Brunelle declares that the stories, and the houses, are all figments of his imagination. (Don't go looking for the Megamart of Horrors, where the ghosts of a dozen senior citizens still get first dibs on early-bird specials.) Folklorist Joe Citro, who wrote an intro to Lesser-Known, suggests that one story may have been inspired by an H.P. Lovecraft tale. Another is clearly a take on the true story of the Eddy brothers, Vermont mediums during the Spiritualist craze of the 1870s.
Citro, Vermont's regional expert on all things weird, has enlisted Brunelle to illustrate his own forthcoming book, The Vermont Ghost Experience. The artist's ability to conjure up buildings was key. "In the intro, I talk about the relationship of 'haunt and habitat,'" Citro says. "I come up with the haunt, and Robert builds the habitat. In some cases he will be recreating vanished buildings; in others, he'll be illustrating buildings that were planned but never constructed."
The Lesser-Known Haunted Houses is rendered in dramatic black, white and shades of gray. By contrast with these ink drawings — some created digitally — Brunelle's paintings seem inspired by the fauves: His color palette is unflinchingly vivid. Style-wise, he is most frequently compared to American realist painter Edward Hopper — whom Brunelle does regard as an influence. But the somewhat folksier look and content of his paintings are all his own.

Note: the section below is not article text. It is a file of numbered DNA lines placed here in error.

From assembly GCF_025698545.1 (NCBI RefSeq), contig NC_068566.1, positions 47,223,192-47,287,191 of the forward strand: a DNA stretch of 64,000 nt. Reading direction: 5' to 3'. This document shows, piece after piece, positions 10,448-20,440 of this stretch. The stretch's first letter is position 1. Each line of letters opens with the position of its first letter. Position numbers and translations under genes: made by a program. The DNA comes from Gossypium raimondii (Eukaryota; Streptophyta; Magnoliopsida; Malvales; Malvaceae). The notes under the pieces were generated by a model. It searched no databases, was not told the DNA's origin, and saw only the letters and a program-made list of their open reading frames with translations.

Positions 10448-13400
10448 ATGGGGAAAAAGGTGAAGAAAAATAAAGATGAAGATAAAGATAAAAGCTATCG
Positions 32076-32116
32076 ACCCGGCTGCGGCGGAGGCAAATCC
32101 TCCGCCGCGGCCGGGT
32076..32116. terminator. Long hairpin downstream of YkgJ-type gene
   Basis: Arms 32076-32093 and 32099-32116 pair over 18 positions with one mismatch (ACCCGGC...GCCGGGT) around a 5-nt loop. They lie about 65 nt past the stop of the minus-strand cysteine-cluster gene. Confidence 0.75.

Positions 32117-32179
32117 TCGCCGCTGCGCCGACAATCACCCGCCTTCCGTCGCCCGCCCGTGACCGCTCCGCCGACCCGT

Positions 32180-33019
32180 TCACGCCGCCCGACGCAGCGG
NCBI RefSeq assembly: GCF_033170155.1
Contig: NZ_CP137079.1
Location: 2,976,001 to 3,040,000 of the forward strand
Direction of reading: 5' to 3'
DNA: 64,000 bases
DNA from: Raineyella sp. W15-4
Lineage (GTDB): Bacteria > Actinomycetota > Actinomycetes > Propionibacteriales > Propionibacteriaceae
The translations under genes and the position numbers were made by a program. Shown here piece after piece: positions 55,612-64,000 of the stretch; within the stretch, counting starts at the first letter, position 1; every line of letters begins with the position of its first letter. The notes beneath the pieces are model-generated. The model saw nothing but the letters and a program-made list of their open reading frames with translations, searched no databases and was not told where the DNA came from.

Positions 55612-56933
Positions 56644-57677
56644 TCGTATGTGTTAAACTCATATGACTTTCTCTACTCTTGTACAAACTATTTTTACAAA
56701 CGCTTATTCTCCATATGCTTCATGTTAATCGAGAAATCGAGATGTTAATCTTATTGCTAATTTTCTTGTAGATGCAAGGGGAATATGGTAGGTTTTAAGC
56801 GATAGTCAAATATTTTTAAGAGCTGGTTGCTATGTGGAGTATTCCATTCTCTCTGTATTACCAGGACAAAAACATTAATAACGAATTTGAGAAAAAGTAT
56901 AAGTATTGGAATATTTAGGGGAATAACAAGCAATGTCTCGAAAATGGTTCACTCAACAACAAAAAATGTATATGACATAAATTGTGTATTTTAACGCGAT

"He is in Vermont, and he exudes that quality that Vermonters have: kind of DIY, and [with] a rich understanding of his history and where he comes from," suggests Christy Mitchell, owner of Burlington's S.P.A.C.E. Gallery. She adds that Brunelle's paintings "have a kind of sadness to them, in my opinion, that is intriguing."
Brunelle has exhibited paintings at Mitchell's gallery frequently in the past, but his solo show there next summer will focus exclusively on his "kinetic sculptures." Also brightly painted, the wood assemblages with moving pieces look part toy, part machine and all gleeful thingamabob.
Recently, Brunelle has been using a residency at Burlington's Generator to laser-cut gears for these creations. He likes to joke that he's employing the new technology without cutting his fingers off or burning down Memorial Auditorium. So far.
Though Brunelle hails from Rutland — "My family has lived there since 1905," he notes — he's resided for the past couple of decades in Jericho. A graduate of Saint Michael's College in history and fine art, Brunelle went on to get a master's in education and then inculcated youngsters with "art history, animation, cartooning and the four basics [of art]" at Browns River Middle School in Jericho from 1981 to 2012.
For 16 years, Brunelle was president of the Northern Vermont Artist Association, on whose board he still serves. During that time, he wrote and illustrated a history of the organization that was published by Kasini House in 2009. When he's not making art, he says, "I spend my time annoying my neighbors by playing my violin."
Brunelle continues to offer classes in cartooning, drawing and painting at several sites around the state. To the best of his knowledge, none has been haunted.